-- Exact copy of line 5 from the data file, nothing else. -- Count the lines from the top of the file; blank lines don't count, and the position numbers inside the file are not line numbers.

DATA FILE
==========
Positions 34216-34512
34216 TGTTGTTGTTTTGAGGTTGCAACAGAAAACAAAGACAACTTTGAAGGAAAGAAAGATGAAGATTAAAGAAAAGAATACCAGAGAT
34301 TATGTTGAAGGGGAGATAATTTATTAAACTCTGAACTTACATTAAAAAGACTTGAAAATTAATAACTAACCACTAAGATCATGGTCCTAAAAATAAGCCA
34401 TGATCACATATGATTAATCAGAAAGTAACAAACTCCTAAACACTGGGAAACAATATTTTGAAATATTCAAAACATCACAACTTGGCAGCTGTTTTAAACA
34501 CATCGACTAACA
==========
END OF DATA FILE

34501 CATCGACTAACA